Lennox-Gastaut Syndrome is diagnosed by multiple seizures and types of seizure, which are often resistant to treatment options, an unusual EEG spike pattern, and some amount of cognitive impairment.  Patients usually have normal MRIs, and so are also screened with a metabolic evaluation and a neuropsychologic evaluation for cognitive and language assessments (Crumrine, 2002).

Management and treatment:

                Lennox-Gastaut Syndrome is very difficult to treat, as it is resistant to most anti-seizure medications.  A combination of anticonvulsant medications may be necessary, which can cause side-effects, but other options include the ketogenic diet, vagus nerve stimulation, and epilepsy surgery (Lennox-Gastaut Syndrome Information Page, 2019).   There are ongoing studies with multiple different dugs, but two promising ones are Fenfluramine, an appetite-suppressant that seems to have anti-seizure qualities, and cannabidiol, which has been approved as adjunctive therapy with clobazam in patients with Lennox-Gastaut Syndrome (Verrotti & Striano, 2021).


                Sadly, long-term outcomes regarding both seizure control and intellectual development are disappointing (Camfield, 2011).  There is no cure for Lennox-Gastaut Syndrome, and complete recovery from seizures and normal development are extremely rare (Lennox-Gastaut Syndrome Information Page, 2019).


Arzimanoglou, A. et al. (2009). Lennox-Gastaut syndrome: a consensus approach on diagnosis, assessment, management, and trial methodology. The Lancet, 8, 82–93.

Camfield, P. R. (2011). Definition and natural history of Lennox-Gastaut syndrome. Epilepsia, 52, 3–9. https://doi.org/10.1111/j.1528-1167.2011.03177.x

Kasper, Carol & Buzin, Carolyn. (2022). GENETICS OF HEMOPHILIA A AND B An introduction for clinicians, 2007.

Fan H, Chu JY. A brief review of short tandem repeat mutation. Genomics Proteomics Bioinformatics. 2007 Feb;5(1):7-14. doi: 10.1016/S1672-0229(07)60009-6. PMID: 17572359; PMCID: PMC5054066.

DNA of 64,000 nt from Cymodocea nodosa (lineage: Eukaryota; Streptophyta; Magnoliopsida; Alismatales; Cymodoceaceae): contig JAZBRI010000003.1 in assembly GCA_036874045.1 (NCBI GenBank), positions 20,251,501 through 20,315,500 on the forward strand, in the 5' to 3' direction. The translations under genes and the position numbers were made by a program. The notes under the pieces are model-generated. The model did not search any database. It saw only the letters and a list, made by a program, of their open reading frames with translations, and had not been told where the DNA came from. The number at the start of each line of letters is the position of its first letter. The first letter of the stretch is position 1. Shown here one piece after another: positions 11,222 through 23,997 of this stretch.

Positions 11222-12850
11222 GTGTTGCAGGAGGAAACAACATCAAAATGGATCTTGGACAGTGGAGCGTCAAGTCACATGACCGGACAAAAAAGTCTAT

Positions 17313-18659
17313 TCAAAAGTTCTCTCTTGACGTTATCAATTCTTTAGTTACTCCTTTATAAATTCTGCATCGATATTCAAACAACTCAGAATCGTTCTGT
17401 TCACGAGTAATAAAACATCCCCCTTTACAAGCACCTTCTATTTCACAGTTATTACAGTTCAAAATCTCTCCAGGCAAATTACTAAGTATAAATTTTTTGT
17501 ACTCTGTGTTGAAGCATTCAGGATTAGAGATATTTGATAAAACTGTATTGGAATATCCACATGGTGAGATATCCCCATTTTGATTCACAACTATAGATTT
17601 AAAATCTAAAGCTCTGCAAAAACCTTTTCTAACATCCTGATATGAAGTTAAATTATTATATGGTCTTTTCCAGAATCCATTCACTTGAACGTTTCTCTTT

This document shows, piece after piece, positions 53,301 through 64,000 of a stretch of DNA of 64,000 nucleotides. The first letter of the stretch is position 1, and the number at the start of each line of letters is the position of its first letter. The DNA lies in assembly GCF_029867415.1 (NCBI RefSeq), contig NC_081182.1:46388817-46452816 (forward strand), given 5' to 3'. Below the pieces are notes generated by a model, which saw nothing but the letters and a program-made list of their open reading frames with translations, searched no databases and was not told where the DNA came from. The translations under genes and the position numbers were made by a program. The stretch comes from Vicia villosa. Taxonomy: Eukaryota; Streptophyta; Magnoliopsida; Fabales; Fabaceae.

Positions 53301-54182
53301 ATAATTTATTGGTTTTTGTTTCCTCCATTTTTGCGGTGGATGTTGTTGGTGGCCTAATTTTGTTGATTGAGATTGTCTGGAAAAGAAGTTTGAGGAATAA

Lennox-Gastaut Syndrome Information Page. (2019, March 27). Retrieved March 29, 2022, from https://www.ninds.nih.gov/Disorders/All-Disorders/Lennox-Gastaut-Syndrome-Information-Page

Crumrine, P. K. (2002). Lennox-Gastaut Syndrome. Journal of Child Neurology, 17(Supplement 1), S70–S75. https://doi.org/10.20966/chn

Tian, Y., Shi, Z., Hou, C., Li, W., Wang, X., Zhu, H., Li, X., & Chen, W.-X. (2021). Truncating mutation in TANC2 in a Chinese boy associated with Lennox-Gastaut syndrome: a case report. BMC Pediatrics, 21(1), 546. https://doi-org.proxy.westernu.edu/10.1186/s12887-021-03021-3

Lo, S. H., Lloyd, A., Marshall, J., & Vyas, K. (2021). Patient and Caregiver Health State Utilities in Lennox-Gastaut Syndrome and Dravet Syndrome. Clinical Therapeutics, 43(11), 1861. https://doi-org.proxy.westernu.edu/10.1016/j.clinthera.2021.09.017

Verrotti, A., & Striano, P. (2021). Novel therapeutic options for Dravet and Lennox-Gastaut syndrome. Expert Review of Neurotherapeutics, 21(11), 1191–1194. https://doi-org.proxy.westernu.edu/10.1080/14737175.2020.1862651

Qaiser, F., Sadoway, T., Yin, Y., Ali, Q. Z., Nguyen, C. M., Shum, N., Backstrom, I., Marques, P. T., Tabarestani, S., Munhoz, R. P., Krings, T., Pearson, C. E., Yuen, R. K. C., & Andrade, D. M. (2021). Genome sequencing identifies rare tandem repeat expansions and copy number variants in Lennox–Gastaut syndrome. Brain Communications, 3(3). https://doi-org.proxy.westernu.edu/10.1093/braincomms/fcab207